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Art Colossal

Open Call: The Elmhurst Art Museum Resurrects ‘Par Excellence,’ an Artist-Designed Mini Golf Course from 1988

October 2, 2019

Colossal

In a unique collision of recreation and art, the Elmhurst Art Museum will commission an 18-hole artist-designed golf course in homage to the wildly popular 1988 exhibition Par Excellence at the School of the Art Institute of Chicago. The fully playable course will be conceived and fabricated by a new group of contemporary artists, designers, and architects selected through an open call process. Designed to fill the entirety of the museum’s interior galleries, the course will be comprised of a surprisingly varied collection of themes and forms, promising an unusual twist on a familiar pastime.

The extraordinarily popular exhibition was the brainchild of sculptor Michael O’Brien and opened to lines down the block. The show sold out daily and found its way to the pages of the New York Times, Wall Street Journal, People Magazine, CNN, and the Chicago Tribune among others. The course went on tour to downstate Illinois before returning to Chicago as a rebranded commercial miniature golf course called ArtGolf at 1800 N. Clybourn in Lincoln Park (currently the site of Goose Island Brewery).

Artist-designed golf courses are now a popular addition to many Midwest museums such as the Walker Art Center, The Sheldon, and Nelson-Atkins Museum of Art, but Par Excellence is widely believed to be the first.

Par Excellence Redux is curated by Colossal’s founder & editor-in-chief Christopher Jobson. To learn more about the open call process and submit your ideas for a hole, head on over to the Elmhurst Art Museum for more info.

Archival photos of Par Excellence & ArtGolf 1988-1992

 

 



Design History Illustration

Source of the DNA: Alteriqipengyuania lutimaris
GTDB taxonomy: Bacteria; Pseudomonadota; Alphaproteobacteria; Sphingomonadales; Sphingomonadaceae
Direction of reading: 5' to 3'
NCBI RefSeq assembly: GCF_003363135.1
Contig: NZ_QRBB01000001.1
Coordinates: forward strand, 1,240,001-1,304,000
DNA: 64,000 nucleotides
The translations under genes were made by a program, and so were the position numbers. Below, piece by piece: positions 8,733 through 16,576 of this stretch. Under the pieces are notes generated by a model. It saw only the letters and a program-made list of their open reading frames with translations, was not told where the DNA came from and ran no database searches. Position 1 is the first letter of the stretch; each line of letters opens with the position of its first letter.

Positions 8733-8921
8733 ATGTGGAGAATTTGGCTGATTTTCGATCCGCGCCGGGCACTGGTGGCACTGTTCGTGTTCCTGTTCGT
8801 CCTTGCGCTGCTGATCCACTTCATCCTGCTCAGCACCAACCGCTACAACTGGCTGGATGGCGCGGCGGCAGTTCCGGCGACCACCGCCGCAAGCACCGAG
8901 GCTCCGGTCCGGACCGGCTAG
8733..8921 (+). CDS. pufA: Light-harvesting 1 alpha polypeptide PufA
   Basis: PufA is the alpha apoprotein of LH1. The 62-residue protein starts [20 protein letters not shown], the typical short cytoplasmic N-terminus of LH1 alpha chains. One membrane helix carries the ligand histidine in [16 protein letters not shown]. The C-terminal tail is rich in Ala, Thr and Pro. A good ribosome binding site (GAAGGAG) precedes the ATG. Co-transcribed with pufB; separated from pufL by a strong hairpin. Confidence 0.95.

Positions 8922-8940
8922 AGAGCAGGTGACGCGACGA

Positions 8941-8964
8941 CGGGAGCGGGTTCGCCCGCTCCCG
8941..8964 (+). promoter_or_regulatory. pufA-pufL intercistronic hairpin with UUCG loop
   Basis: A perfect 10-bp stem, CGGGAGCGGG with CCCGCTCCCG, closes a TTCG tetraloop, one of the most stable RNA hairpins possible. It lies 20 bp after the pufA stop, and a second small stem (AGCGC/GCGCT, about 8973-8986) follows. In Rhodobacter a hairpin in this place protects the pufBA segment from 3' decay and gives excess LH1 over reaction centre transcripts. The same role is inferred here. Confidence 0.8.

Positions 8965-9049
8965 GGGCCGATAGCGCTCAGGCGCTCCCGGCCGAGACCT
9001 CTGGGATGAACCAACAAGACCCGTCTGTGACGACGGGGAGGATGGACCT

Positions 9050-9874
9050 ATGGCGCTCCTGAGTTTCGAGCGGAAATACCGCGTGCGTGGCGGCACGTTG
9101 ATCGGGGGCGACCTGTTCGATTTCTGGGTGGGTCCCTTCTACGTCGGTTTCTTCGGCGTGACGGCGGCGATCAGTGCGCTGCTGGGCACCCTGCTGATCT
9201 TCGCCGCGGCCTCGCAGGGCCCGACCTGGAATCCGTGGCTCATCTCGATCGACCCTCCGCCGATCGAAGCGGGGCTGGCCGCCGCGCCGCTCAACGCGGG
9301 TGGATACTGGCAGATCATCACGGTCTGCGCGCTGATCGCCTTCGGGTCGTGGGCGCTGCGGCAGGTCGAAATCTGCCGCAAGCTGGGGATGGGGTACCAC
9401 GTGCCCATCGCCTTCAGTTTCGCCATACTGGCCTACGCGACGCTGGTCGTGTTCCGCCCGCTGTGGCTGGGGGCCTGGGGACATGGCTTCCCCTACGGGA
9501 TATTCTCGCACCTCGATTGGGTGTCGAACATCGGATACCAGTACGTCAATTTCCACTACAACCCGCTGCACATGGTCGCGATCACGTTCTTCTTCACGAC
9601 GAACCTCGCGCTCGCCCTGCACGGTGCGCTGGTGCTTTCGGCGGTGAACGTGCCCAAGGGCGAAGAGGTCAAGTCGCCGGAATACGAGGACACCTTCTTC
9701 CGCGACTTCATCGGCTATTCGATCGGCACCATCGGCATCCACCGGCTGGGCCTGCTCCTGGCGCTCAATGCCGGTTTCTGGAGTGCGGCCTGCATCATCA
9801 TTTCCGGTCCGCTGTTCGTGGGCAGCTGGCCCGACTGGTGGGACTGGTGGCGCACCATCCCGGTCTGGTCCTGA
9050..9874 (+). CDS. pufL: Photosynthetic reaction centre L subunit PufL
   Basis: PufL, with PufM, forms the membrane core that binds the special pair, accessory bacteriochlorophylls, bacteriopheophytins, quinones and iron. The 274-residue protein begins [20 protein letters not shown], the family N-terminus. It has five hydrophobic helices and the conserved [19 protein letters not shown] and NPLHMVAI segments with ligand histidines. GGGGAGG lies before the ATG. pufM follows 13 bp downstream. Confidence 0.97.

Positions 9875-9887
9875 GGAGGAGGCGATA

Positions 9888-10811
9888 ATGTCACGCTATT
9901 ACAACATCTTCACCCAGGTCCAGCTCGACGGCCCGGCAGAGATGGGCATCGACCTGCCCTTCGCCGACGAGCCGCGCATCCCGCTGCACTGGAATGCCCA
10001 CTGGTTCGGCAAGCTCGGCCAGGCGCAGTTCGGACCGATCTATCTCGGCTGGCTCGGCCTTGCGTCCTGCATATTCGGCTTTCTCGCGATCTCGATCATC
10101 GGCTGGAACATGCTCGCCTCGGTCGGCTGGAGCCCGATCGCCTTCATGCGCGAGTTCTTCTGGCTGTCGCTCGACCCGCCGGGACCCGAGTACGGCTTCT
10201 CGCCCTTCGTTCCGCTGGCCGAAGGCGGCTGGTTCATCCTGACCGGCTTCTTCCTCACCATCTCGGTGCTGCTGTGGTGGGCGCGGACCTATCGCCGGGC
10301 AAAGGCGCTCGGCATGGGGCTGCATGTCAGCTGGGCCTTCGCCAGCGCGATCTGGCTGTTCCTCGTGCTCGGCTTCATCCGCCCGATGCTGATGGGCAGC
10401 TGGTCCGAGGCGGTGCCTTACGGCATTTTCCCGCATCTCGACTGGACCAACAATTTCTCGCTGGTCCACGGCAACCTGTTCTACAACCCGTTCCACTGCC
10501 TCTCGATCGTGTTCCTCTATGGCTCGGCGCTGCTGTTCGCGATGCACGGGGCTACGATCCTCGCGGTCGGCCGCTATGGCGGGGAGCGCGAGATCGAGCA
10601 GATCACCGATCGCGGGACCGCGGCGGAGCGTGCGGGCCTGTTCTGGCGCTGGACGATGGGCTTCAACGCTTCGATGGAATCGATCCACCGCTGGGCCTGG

Who’s She: A Laser-Cut Guessing Game That Celebrates Accomplished Women Throughout History

December 3, 2018

Kate Sierzputowski

Who’s She is a new guessing game by Polish designer Zuzia Kozerska (previously) which celebrates the achievements of famous women across the world. The laser-cut wooden board flips up to reveal the faces of 28 painters, athletes, scientists, and astronauts, in a similar style the classic Guess Who? game did from the late 1970s. Instead of posing superficial questions such as “does your character have glasses?” the game asks players to inquire about achievements and contributions like “did she win a Nobel Prize?”.

Faces range from the early 20th-century painter Frida Kahlo to contemporary athlete Serena Williams, all illustrated in watercolor portraits by artist Daria Gołąb. The game is currently seeking funding on Kickstarter. You can follow the evolution of the project on Instagram. (via My Modern Met)

 

 



Design

Around the World in 80 Ways: Infinitely Arrangeable Earth and Moon Puzzles

November 30, 2018

Laura Staugaitis

Puzzle wizards Nervous System (previously) explore the expansive qualities of earth and space in two new mind-boggling puzzles. The Infinite Earth puzzle includes 442 pieces, and the Infinite Moon has 186. Each can be rearranged in virtually an unlimited number of times. The math behind the magic is an icosahedral map projection, which applies the topology of a sphere without the traditional boundaries. You can learn more of the math behind the transposition from sphere to puzzle on Nervous System’s blog. Nervous System individually prints and laser cuts each puzzle on birch plywood in their Somerville workshop. You can find the Infinite Earth and Infinite Moon puzzles in The Colossal Shop!

 

 



Photography

Uncanny Resemblances Between Classic Dog Breeds and Humans Captured by Gerrard Gethings

September 19, 2018

Kate Sierzputowski

Gerrard Gethings has captured a lot of personalities as an animal photographer, including his own canine muse Baxter. Therefore when he began shooting his latest series that paired humans and look-alike dog breeds, it would only make sense that he would first focus on finding the perfect animal models before locating matching humans. For the memory game Do You Look Like Your Dog? Gethings spent a year creating images that examine the classic trope of owners looking just like their canine friends. The new game presents 25 matches, which include a long-haired Afghan and equally silky-haired owner, a messy-haired kid and his scruffy puppy, and Schnauzer with a matching beard to his leather jacket-clad owner. You can now purchase the memory game through Laurence King, and see more of Gethings’s animal portraiture on Instagram.